Shearman & Sterling LLP | Financial Regulatory Developments Focus | <span ><font >US Treasury Publishes Report on Nonbank Financials, Fintech, and Innovation</font ></span >
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  • US Treasury Publishes Report on Nonbank Financials, Fintech, and Innovation
    07/31/2018

    The U.S. Department of the Treasury released its report on Nonbank Financials, Fintech, and Innovation.  The FinTech report is the fourth in a series mandated by U.S. President Donald Trump’s Executive Order 13772 on Core Principles for Regulating the United States Financial System.  The report groups Treasury’s recommendations into four principal categories: (i) adapting regulatory approaches to changes in the aggregation, sharing, and use of consumer financial data, and to support the development of key competitive technologies; (ii) aligning the regulatory framework to combat unnecessary regulatory fragmentation, and account for new business models enabled by financial technologies; (iii) updating activity-specific regulations across a range of products and services offered by nonbank financial institutions; and (iv) advocating an approach to regulation that enables responsible experimentation in the financial sector, improves regulatory agility, and advances American interests abroad.

    With respect to the first of these categories, Treasury recommends revisions to the Telephone Consumer Protection Act and Fair Debt Collection Practices Act; increased transparency and consumer access and control over consumer financial account and transaction data—including the enactment of a federal data security and breach notification law; and considerations with respect to the use of cloud technologies, big data and machine learning in financial services.  With regard to the alignment of the regulatory framework to promote innovation, Treasury makes a number of recommendations to improve the clarity, transparency and efficiency of the regulatory framework applicable to financial institutions, including recommending that the U.S. Office of the Comptroller of the Currency move forward with its FinTech charter program and that the U.S. Board of Governors of the Federal Reserve System consider redefining the concept of bank holding company control to provide a streamlined and more efficient standard.  With respect to the update of activity-specific regulations, the report makes a number of recommendations in the areas of lending and servicing (including recommendations related to mortgage lending and servicing, student lenders and servicers, debt collection and short-term, small-dollar lending), payments, and wealth management and digital financial planning.  With respect to establishing a policy environment that promotes and encourages innovation, the report recommends creating a regulatory sandbox to promote experimentation and innovation, agile and effective regulation of the financial system, addressing and accounting for cybersecurity and other infrastructure considerations, and international engagement to promote U.S. interests abroad and align U.S. regulatory standards with those of other countries and international organizations.  The report notes that many of these recommendations can be facilitated through the federal agency rulemaking process, although some may require congressional action to implement.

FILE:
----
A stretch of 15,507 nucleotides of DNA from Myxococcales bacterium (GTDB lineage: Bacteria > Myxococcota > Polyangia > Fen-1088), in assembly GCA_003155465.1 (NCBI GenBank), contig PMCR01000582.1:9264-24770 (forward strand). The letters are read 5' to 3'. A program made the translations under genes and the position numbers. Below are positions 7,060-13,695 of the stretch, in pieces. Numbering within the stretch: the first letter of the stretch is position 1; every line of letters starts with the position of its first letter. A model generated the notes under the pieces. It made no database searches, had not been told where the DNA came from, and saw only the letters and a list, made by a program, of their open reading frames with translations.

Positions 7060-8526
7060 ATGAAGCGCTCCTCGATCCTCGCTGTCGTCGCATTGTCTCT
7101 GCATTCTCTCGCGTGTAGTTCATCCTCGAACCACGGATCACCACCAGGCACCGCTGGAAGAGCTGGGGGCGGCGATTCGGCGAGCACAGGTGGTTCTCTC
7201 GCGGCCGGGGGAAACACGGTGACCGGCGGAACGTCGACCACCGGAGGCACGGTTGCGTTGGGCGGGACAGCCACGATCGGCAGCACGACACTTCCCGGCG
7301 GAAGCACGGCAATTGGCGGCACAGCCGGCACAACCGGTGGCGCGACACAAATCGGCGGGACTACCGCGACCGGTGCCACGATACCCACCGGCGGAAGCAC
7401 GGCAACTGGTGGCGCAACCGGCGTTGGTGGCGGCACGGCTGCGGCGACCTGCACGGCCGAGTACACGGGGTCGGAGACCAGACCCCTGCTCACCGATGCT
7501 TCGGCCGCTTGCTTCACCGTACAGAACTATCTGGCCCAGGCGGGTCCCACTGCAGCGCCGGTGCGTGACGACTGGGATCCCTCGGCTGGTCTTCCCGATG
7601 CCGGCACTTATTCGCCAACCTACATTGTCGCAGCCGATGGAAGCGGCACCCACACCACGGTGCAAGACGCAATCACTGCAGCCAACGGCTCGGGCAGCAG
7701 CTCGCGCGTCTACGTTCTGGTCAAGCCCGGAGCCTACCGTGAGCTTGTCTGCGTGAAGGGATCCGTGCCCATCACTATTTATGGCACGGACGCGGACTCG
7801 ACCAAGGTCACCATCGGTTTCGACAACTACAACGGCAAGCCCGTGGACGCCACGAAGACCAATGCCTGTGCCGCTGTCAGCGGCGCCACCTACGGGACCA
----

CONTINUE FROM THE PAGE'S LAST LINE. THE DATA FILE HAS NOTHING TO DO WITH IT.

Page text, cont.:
View full report.

    View abbreviated fact sheet regarding the report.
    TOPIC: FinTech